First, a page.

WikiLeaks vs. CINDER

The Pentagon, responding to obvious flaws in its security revealed by the WikiLeaks debacle, is working on a data mining program that will monitor employee behavior for suspicious activity.

Wired‘s Spencer Ackerman reports on the Pentagon’s measures to fix obvious flaws in its security revealed by the Wikileaks debacle.  Essentially, they’re working on a data mining program called Cyber Insider Threat, or CINDER, that will monitor employee behavior for suspicious activity.

As  I note in my New Atlanticist essay “WikiLeak-Proofing The Pentagon,” this is the lesser of evils.

While these measures will produce more cost for the taxpayer and an even less comfortable workplace for those who toil in the national security business, they’re far preferable to what I presumed would be the natural bureaucratic action  here:  a return to massive stovepiping of information.  Our enemies don’t have to steal our secrets, after all, if they’re safeguarded from people who have a legitimate need to know but can’t get it for fear that it’ll show up on some anarchist’s website.

Much more at the links.

USAF Photo.

FILED UNDER: Intelligence, National Security,
James Joyner
About James Joyner
James Joyner is Professor and Department Head of Security Studies at Marine Corps University's Command and Staff College and a nonresident senior fellow at the Scowcroft Center for Strategy and Security at the Atlantic Council. He's a former Army officer and Desert Storm vet. Views expressed here are his own. Follow James on Twitter @DrJJoyner.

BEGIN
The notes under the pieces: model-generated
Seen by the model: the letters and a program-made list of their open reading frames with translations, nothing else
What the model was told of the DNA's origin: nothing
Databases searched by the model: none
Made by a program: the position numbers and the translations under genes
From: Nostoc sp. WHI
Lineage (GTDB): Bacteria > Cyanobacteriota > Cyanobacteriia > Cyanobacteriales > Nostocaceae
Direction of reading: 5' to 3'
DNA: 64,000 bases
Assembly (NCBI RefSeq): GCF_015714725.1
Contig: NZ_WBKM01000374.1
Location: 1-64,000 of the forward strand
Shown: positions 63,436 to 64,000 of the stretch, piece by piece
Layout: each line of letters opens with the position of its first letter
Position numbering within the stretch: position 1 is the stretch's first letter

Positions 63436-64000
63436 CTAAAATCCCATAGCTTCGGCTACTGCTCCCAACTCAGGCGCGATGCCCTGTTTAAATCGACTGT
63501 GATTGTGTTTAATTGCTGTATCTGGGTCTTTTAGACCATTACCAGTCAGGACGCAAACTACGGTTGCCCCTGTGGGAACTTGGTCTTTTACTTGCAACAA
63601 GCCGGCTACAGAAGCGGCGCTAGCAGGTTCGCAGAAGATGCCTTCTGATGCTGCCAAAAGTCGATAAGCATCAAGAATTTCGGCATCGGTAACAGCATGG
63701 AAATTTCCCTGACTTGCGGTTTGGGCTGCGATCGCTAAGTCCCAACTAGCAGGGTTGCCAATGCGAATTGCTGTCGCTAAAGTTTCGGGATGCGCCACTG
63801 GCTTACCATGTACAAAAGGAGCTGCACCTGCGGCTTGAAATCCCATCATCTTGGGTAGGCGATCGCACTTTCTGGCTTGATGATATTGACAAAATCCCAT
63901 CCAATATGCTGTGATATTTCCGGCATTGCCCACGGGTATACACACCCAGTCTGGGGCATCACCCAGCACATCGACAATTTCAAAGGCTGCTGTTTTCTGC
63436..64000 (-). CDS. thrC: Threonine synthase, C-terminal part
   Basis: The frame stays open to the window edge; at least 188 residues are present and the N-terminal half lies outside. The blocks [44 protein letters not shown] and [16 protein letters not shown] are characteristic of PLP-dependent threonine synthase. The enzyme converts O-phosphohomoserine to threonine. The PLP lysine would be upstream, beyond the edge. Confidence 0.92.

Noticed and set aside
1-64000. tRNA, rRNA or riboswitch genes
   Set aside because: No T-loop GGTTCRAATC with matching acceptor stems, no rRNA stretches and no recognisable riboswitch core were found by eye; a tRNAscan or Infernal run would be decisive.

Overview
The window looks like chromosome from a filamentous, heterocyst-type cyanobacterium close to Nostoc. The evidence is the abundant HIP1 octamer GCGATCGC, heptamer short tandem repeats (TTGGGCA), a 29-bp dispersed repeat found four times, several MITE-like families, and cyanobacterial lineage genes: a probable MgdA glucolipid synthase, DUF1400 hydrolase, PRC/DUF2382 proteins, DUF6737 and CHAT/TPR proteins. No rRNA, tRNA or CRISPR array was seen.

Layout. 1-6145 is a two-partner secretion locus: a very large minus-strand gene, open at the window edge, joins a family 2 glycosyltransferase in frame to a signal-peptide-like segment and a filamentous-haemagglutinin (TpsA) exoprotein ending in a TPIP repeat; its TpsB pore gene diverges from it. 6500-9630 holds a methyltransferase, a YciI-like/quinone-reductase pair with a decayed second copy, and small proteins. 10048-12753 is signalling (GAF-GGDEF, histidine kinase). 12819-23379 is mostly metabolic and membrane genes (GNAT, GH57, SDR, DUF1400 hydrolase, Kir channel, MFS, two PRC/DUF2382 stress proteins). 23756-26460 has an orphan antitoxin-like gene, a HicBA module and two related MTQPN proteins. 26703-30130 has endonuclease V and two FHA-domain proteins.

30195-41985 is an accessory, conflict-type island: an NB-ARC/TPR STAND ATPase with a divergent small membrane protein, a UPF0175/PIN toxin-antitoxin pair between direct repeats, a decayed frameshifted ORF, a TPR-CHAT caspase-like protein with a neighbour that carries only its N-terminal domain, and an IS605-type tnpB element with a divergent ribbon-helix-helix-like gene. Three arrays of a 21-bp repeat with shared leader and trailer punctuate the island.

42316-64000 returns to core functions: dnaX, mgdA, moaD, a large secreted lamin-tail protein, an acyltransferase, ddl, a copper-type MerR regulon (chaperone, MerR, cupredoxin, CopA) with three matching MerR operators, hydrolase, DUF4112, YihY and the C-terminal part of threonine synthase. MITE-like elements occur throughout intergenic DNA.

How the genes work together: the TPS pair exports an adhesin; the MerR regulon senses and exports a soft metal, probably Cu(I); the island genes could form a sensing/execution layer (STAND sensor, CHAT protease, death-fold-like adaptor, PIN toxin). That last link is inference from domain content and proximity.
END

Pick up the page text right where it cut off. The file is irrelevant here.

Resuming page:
Comments

  1. This would seem to be both an advisable and logical response to the leak, although re-examining the extent to which information is stamped as “classified” or “secret” is probably in order as well

  2. Ole Sarge says:

    Nope this is not longer the age of WWMCCS with the high end crypto and the shielded hardwired connections, and near impossible to “break-in” or to copy and take out.  Those old IBM and Burroughs/Unisys magnetic tapes are pretty heavy and hard to hide.
    In the early to mid 1990s many of us “in the trenches” (Mid to Senior Tier NCOs and Mid Tier Officers) tried on multiple occasions to implement from “the cradle” security procedures that if they HAD been in widespread use THEN, would have at least made Specialist “Number 1 Wiki-leaks” task a little more difficult, and a little easier to have caught it THE FIRST TIME, he did a server dump.
    Nope, the horses are out of the barn, NOW they decide that there should have been horse stalls with doors that shut, as well as closing the barn doors.